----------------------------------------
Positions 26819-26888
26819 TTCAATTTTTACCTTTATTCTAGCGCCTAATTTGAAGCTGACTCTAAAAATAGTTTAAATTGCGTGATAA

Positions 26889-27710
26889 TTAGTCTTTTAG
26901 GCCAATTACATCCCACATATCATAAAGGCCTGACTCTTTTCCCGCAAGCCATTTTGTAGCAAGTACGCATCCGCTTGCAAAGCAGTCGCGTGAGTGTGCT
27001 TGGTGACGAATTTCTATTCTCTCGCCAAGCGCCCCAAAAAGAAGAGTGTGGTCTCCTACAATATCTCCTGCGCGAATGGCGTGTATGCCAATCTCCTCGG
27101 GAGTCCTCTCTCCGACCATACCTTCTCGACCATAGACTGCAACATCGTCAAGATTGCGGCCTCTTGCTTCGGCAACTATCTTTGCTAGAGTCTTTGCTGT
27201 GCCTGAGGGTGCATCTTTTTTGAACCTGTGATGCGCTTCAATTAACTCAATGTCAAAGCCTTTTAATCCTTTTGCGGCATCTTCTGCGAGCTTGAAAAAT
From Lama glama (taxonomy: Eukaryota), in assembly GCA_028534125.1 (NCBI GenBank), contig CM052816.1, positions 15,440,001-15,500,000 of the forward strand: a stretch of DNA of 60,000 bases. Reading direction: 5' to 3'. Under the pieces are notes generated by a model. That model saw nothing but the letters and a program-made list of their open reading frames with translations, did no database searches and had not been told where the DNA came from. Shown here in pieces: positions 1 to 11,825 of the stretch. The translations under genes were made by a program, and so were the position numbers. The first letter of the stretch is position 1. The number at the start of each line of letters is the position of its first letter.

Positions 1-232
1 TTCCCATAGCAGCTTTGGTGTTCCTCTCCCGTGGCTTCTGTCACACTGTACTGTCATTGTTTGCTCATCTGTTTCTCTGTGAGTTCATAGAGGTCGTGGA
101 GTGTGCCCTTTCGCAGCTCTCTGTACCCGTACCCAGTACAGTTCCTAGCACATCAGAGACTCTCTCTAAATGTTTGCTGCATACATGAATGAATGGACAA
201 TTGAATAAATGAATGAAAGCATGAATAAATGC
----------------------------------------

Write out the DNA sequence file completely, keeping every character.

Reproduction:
Positions 26819-26888
26819 TTCAATTTTTACCTTTATTCTAGCGCCTAATTTGAAGCTGACTCTAAAAATAGTTTAAATTGCGTGATAA

Positions 26889-27710
26889 TTAGTCTTTTAG
26901 GCCAATTACATCCCACATATCATAAAGGCCTGACTCTTTTCCCGCAAGCCATTTTGTAGCAAGTACGCATCCGCTTGCAAAGCAGTCGCGTGAGTGTGCT
27001 TGGTGACGAATTTCTATTCTCTCGCCAAGCGCCCCAAAAAGAAGAGTGTGGTCTCCTACAATATCTCCTGCGCGAATGGCGTGTATGCCAATCTCCTCGG
27101 GAGTCCTCTCTCCGACCATACCTTCTCGACCATAGACTGCAACATCGTCAAGATTGCGGCCTCTTGCTTCGGCAACTATCTTTGCTAGAGTCTTTGCTGT
27201 GCCTGAGGGTGCATCTTTTTTGAACCTGTGATGCGCTTCAATTAACTCAATGTCAAAGCCTTTTAATCCTTTTGCGGCATCTTCTGCGAGCTTGAAAAAT
From Lama glama (taxonomy: Eukaryota), in assembly GCA_028534125.1 (NCBI GenBank), contig CM052816.1, positions 15,440,001-15,500,000 of the forward strand: a stretch of DNA of 60,000 bases. Reading direction: 5' to 3'. Under the pieces are notes generated by a model. That model saw nothing but the letters and a program-made list of their open reading frames with translations, did no database searches and had not been told where the DNA came from. Shown here in pieces: positions 1 to 11,825 of the stretch. The translations under genes were made by a program, and so were the position numbers. The first letter of the stretch is position 1. The number at the start of each line of letters is the position of its first letter.

Positions 1-232
1 TTCCCATAGCAGCTTTGGTGTTCCTCTCCCGTGGCTTCTGTCACACTGTACTGTCATTGTTTGCTCATCTGTTTCTCTGTGAGTTCATAGAGGTCGTGGA
101 GTGTGCCCTTTCGCAGCTCTCTGTACCCGTACCCAGTACAGTTCCTAGCACATCAGAGACTCTCTCTAAATGTTTGCTGCATACATGAATGAATGGACAA
201 TTGAATAAATGAATGAAAGCATGAATAAATGC